The Ethical Death: Redefining how we say goodbye to our loved ones.
I have, what I consider to be, the benefit of living in a progressive inner-city bubble; one in which social conscience is de rigueur, environmental literacy is a birthright, and death is the dish of the day.
I can (and do) wax poetic to my like minded friends about death acceptance, green funeral choices, and reclaiming our death rituals back from the Men in Black (or blue or grey), or the somewhat more disconcerting Ladies in White.
The conversations are usually enthusiastic, curious, and light-hearted. But then on occasion I am brought sharply back to reality when I’m met with a response that best resembles abject horror.
You want me to keep my dead mum/dad/grandma etc at home?
Well no, I don’t want you to; I want you to be able to if that’s your wish.
It is in those moments I remember that I’ve done death: in palliative care; at the Coroners Court; with Victoria Police; in a forensic mortuary. Basically I’ve seen it all and if we’re going to be honest, I’ve smelt it all. Have I become desensitised to death: the dead body, its colour, temperature and smells? Am I deluded in thinking people are going to want to take death back from behind the corporate veil, to know it, touch it and take ownership over every decision that governs the final journey of their loved one from this mortal coil?
Fortunately, for both my sanity and my career, I am not.
The natural death movement, in its infancy in Australia, is a growing interest group with its roots firmly planted in the UK and the US, in which people are choosing, if not entirely, at least partially, to do away with the services of a funeral director and all the fancy accoutrements that go along with them.
The DIY approach to funeral care is not only a way for people to honour their loved ones in a more comfortable and inclusive way, it is also an environmentally responsible act by its nature; people aren’t embalming their loved ones on the kitchen table. Nor are they wanting to bury or burn them in mirror polished, satin lined caskets. Home funerals and natural burial go hand in hand.
So far in Australia there are no definitive regulations overseeing the definition or use of terms such as natural burial or eco/green funerals. At one end, someone might espouse cremation in a cardboard box as an environmentally responsible choice, failing to take into consideration that the deceased has been embalmed or the fact that the production and destruction of cardboard coffins can leave as significant a carbon footprint as a wooden one.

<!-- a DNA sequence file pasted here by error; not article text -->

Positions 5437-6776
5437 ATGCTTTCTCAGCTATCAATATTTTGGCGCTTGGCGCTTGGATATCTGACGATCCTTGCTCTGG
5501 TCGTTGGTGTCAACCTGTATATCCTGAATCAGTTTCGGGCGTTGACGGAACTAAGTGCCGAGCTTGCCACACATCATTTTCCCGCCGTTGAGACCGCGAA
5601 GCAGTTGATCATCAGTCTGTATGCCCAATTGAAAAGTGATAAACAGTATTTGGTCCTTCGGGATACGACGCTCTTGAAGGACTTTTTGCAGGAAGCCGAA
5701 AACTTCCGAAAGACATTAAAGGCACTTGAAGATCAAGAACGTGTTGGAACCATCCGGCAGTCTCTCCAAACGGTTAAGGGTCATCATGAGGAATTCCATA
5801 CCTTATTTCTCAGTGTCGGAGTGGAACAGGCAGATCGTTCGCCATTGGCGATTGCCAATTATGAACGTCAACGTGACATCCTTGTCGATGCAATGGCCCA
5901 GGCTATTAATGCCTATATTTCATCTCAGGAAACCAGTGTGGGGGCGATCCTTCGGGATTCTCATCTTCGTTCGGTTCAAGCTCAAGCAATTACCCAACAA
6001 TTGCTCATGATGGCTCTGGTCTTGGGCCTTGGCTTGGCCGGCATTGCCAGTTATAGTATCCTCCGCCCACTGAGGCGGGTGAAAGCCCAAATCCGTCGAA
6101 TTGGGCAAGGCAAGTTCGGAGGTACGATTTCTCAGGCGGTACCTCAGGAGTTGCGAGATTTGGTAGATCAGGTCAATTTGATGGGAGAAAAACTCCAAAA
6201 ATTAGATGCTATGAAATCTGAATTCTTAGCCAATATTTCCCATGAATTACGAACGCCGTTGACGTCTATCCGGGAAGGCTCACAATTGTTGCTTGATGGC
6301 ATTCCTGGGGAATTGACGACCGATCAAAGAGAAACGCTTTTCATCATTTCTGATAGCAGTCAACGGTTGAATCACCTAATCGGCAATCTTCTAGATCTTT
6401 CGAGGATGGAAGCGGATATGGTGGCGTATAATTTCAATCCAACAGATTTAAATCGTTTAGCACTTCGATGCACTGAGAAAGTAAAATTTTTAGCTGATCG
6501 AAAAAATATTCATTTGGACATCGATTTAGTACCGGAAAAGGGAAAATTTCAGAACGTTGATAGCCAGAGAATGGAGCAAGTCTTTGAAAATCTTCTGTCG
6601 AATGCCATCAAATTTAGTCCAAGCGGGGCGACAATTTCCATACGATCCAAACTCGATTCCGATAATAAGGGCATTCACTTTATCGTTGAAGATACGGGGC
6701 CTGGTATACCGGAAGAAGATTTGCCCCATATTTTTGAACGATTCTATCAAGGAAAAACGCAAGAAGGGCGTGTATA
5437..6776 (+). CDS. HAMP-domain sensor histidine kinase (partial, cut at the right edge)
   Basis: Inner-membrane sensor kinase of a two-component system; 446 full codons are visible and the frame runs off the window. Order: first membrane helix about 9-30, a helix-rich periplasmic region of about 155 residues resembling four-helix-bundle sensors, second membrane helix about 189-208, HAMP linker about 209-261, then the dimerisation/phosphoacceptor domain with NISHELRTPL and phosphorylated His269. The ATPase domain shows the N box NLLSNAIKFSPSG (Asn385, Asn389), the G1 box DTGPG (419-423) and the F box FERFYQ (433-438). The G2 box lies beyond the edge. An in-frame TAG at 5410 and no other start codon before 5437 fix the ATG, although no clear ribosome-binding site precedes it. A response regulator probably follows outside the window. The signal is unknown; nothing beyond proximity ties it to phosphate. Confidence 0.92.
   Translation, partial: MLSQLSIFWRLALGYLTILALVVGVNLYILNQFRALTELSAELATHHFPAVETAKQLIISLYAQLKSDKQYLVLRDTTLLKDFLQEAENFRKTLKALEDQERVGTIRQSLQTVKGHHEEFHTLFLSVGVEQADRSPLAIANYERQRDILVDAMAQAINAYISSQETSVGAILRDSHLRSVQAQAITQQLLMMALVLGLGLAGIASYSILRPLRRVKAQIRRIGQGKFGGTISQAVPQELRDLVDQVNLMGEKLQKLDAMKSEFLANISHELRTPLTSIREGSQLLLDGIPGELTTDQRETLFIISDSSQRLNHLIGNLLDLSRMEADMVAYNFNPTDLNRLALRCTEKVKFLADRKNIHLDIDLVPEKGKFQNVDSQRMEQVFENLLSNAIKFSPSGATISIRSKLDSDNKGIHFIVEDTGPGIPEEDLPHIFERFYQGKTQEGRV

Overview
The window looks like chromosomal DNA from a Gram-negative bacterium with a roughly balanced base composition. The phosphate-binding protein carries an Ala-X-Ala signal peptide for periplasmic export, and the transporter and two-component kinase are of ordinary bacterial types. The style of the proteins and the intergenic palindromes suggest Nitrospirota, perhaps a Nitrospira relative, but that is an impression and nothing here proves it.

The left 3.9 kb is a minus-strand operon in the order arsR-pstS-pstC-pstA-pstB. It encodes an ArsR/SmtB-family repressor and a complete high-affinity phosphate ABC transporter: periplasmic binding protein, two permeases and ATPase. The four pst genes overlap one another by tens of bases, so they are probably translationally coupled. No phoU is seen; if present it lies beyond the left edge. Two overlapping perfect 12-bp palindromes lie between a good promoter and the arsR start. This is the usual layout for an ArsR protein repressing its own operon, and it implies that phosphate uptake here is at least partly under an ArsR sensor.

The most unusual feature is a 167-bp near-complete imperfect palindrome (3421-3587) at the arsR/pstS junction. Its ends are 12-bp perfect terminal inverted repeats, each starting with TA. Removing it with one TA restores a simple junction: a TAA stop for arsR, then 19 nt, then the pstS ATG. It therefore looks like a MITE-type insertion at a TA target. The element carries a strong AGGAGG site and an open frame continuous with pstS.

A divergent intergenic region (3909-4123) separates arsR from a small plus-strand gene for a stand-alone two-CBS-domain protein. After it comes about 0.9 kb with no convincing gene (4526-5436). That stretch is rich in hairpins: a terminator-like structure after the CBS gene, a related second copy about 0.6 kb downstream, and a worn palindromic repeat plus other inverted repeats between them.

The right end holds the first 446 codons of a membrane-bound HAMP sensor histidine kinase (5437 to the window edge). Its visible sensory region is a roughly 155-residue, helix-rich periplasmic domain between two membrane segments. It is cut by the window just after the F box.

At the other end of the spectrum, we could be talking about a home or family-led funeral in which the family keep their loved one at home after death, bathe and dress the deceased, wrap them in a shroud of linen or silk, and bury them, sans coffin, in a natural burial ground free of any marker other than a sprouting tree or a naturally fallen stone.
There are no laws in Victoria that state the services of a funeral director are required, nor is it a requisite to embalm a body unless it’s being repatriated overseas; in fact, you can even apply to bury your loved one on private property if you so wish (rarely granted). The only exception, perhaps unsurprisingly, is that you can’t carry out your own cremation. So there’ll be no dancing around the funeral pyre just yet.
Whether you choose to talk in terms of natural burial, eco/green or DIY funerals the fact is the landscape of the death industry in Australia is evolving.
I like to use the term ethical death advocacy when referring to my own philosophical approach to death and dying as it includes all of the environmental considerations along with the equally important factors of choice and transparency.
If there’s one thing I’ve learnt from working with the bereaved, it’s the importance of information and understanding. Questions and answers inevitably make up the majority of my conversations with families in any death context and that forms the beginning stages of their grief process.
It is not for me to determine what path someone chooses to say goodbye to their loved one, my role is only to help facilitate it.
This article originally appeared on ABC’s ‘The Drum’ online. The author, Audrey Lake, is a funeral consultant and social media director of Victoria’s only Social Enterprise funeral company, Potter’s Field Funerals. She has a postgraduate degree in counselling and has specialised in working with victims of crime, grief and traumatic bereavement. In her 'death-centric' career she has worked as a counsellor and case manager in palliative care, at the Coroners Court of Victoria, with Victoria Police, and as a forensic mortuary technician at the Victorian Institute of Forensic Medicine.